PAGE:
Friday, February 7, 2014

Friday Fridge Clean-Out: Links for Writers - February 7, 2014 Edition

> When Ann Patchett is asked a slew of personal questions during an interview about her new book of personal essays, is that on point, or off topic? And is it gender-related? Laura Harrington weighs in on "The Sorry State of Author Interviews" at Beyond the Margins.

> Submittable seems to be the submission service of choice for literary journals, writing contests, anthologies and other writing-based projects (I use it as both a writer and editor, and have always been pleased). Now, an Indiegogo campaign is underway for a possible future competitor, Submittrs. 

> A new service, Book the Writer, is scheduling certain authors for book club appearances--for a fee. So far, just in the NY metro area. Yay or nay? 

> Women writers of a certain age have been reacting to Fay Weldon's essay in the New York Times' Book Review, about bias against older female characters in fiction, and the publishing industry's focus on author images. Lisa Robinson Bailey has a few things to say at Thoughts Like Birds.

> The Fearless Fifteeners is a place for authors whose middle grade or young adult novel will debut in 2015.

> Ah, the EM dash, just about my favorite form of punctuation. C.S. Lakin explains.

> Sublime: Sonya Huber, with an especially insightful, spot-on second person essay, "Your Book is Taking a Long Time to Write."  I especially love: " You open the file of the draft, which is now named with the book’s fourth or fifth title, which is sometimes named “final” or “new final” or “newest” or appended with a number like 6 or 8." And: "You are dragging your fingers slowly in the water with this book as the canoe of your instinct skimming across the surface. You will get there when it is right."

> Humor is an art, but there's logic to it as well, which Teddy Wayne explains in "Dissecting a Frog: Writing a Humor Piece," over at the New York Times' Draft blog.

> The Positive Writer presents its list of 25 writing blogs to check out.

> Literary Manhattan explores many of the city's resources and places that appeal to book lovers, writers, readers.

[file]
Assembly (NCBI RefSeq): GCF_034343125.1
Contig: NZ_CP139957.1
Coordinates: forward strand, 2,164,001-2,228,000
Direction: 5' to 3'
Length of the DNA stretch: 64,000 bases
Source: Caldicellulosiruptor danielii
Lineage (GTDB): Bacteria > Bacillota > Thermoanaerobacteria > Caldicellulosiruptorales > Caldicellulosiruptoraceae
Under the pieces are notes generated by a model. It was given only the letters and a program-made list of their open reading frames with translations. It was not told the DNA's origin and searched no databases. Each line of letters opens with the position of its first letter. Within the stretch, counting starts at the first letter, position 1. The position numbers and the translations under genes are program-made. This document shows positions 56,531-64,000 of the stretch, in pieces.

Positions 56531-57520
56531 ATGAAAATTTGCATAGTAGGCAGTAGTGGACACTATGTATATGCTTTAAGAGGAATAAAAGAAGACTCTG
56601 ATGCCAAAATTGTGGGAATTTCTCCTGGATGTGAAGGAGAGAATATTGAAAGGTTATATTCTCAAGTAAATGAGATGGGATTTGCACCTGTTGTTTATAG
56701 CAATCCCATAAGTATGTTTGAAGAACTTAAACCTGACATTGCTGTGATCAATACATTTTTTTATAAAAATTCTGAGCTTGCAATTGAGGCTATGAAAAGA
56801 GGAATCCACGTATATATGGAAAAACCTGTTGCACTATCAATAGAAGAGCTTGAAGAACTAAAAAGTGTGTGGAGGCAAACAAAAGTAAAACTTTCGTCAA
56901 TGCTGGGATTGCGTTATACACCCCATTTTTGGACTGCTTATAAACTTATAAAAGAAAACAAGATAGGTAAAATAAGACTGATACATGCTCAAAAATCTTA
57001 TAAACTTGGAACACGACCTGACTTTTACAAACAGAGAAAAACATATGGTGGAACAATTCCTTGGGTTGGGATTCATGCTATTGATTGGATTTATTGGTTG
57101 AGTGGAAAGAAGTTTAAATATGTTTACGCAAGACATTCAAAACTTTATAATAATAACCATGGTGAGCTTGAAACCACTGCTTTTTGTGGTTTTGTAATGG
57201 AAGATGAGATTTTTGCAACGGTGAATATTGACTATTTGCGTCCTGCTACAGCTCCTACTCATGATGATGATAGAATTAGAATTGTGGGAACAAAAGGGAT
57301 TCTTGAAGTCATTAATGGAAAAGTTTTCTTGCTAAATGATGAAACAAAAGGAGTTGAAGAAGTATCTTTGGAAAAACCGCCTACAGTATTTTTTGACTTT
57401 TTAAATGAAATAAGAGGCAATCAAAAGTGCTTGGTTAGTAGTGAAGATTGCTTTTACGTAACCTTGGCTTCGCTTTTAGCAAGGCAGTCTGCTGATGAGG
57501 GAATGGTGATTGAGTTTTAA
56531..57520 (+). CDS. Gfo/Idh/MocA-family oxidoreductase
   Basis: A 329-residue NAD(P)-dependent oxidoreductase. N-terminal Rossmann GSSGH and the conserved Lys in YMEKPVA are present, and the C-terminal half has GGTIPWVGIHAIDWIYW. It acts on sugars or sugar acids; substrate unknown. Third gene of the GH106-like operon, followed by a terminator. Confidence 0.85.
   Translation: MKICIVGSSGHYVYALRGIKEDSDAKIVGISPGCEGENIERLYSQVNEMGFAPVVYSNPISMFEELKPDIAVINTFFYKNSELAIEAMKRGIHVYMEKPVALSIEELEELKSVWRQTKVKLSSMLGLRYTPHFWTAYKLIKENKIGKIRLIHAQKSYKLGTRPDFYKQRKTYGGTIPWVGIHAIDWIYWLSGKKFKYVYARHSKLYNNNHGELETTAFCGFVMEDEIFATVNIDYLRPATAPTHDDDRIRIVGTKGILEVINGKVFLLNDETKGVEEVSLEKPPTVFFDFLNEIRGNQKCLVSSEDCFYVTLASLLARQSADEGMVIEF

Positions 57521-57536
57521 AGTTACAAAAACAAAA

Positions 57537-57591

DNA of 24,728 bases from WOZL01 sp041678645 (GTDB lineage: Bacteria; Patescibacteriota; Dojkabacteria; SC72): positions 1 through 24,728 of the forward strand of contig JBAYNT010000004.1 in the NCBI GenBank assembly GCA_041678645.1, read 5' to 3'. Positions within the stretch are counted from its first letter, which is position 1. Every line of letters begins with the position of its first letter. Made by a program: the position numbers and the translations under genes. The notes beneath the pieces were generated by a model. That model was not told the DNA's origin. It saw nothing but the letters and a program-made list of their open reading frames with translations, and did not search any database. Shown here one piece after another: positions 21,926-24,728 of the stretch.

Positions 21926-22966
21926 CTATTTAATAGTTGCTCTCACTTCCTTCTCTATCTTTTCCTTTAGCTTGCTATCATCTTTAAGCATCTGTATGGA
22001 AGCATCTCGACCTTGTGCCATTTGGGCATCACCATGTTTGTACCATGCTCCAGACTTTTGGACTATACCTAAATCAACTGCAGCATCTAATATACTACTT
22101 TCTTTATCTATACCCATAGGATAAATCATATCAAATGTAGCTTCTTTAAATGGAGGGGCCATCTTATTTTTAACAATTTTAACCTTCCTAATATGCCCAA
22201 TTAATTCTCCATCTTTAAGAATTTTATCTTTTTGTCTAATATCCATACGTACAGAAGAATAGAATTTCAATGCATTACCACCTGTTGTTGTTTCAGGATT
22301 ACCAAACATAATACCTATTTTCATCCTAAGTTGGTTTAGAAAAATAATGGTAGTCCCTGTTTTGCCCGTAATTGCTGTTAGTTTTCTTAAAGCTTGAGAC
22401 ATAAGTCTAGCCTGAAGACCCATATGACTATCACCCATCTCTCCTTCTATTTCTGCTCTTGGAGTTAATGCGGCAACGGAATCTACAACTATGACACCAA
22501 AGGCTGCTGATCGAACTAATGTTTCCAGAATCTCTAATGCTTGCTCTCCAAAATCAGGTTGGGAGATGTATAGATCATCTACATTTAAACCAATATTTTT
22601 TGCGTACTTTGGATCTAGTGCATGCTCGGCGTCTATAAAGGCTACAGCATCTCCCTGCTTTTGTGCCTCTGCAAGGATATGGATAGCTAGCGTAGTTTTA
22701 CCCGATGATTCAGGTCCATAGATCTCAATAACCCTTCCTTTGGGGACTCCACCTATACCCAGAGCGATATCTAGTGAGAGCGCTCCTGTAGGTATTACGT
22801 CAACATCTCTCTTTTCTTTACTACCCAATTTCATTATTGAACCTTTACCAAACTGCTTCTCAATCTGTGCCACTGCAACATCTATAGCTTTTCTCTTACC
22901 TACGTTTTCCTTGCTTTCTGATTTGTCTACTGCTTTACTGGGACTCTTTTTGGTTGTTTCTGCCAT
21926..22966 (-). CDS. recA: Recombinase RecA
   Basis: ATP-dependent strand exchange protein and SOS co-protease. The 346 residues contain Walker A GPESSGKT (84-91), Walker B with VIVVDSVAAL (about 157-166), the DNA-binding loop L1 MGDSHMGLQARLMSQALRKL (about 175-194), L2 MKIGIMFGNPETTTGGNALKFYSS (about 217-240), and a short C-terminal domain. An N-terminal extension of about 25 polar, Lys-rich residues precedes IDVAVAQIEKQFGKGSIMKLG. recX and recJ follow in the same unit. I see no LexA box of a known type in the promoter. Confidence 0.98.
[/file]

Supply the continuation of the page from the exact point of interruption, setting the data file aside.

>  Fun:  The Why Not 100 -"Rankings of Everything Literary." And, ahhhh..."18 Bookstores Every Book Lover Must Visit At Least Once."  I've been to only three of them--so far.

Have a great weekend!

Image: G&A Sattler/Flickr Creative Commons

Thursday, February 6, 2014

Of Tennis and Reading: Love

My son wants to join the tennis team this spring, so to get back in shape, he's signed on for a series of weekly two-hour evening lessons. And I cannot wait, because at the huge tennis bubble, there is lousy cell reception, and from what I can deduce, no wifi.

I found out for myself, the minute he went through from the viewing area to the courts and I pulled out my phone to let my husband know where we were. I soon noticed: no one on phones--not bored parents, not teenagers awaiting rides or their turn on the courts, not younger kids hanging about while siblings swung rackets, not employees. Even the television was on a low volume.


That was last week, and I was grateful to pass the time mostly talking with another mom, something that doesn't happen so often beyond the middle school years. I wandered around the building a bit, but there's nothing much to explore -- a small tennis shop, a gym surprisingly empty and quiet, a closed hair salon.

This week, I have something else in mind: I'm going to read. Maybe for two hours. And no one will email, ding, ring, tweet, or message me. Well, they might, but I won't know; not unless I make the long walk back to the dark, cold parking lot – and I'm not that much in love with technology.

I might write some too, given as I always have a notebook in my purse, but I've been craving a long reading stretch, somewhere away from the background buzz of undone household chores, unedited client pages, to-be-commented-on student papers—and the cooking and laundry (always the cooking and laundry!). I remember having these almost enforced unfilled time blocks more frequently when my sons were younger and there was more time spent on sports fields and car pool lines, in church basements, indoor soccer bubbles, and waiting areas. Now, they are hard to come by naturally, harder still to schedule.

I'm not sure yet what I'll bring besides a few unread sections of the print Sunday New York Times, though the choices are plentiful. On my desk are a poetry collection and an ARC of a memoir, both to be read in advance of interviewing the authors (sounds like work but mostly pure pleasure), an anthology of short essays I've been dipping into, a novella I've been meaning to reread, and fat new novel, beckoning.

The best part is that the lessons will go on for weeks and start just early enough in the evening that my husband won't be home yet, so I'll be chauffeuring. Now, let's hope no one at the tennis center decides it will be a good idea to rectify the signal "problem".

Photo by HoriaVarlan/Flckr Creative Commons

Monday, February 3, 2014

Guest Blogger Jennifer Walkup on 11 Ways Publishing a Book is Like Having Kids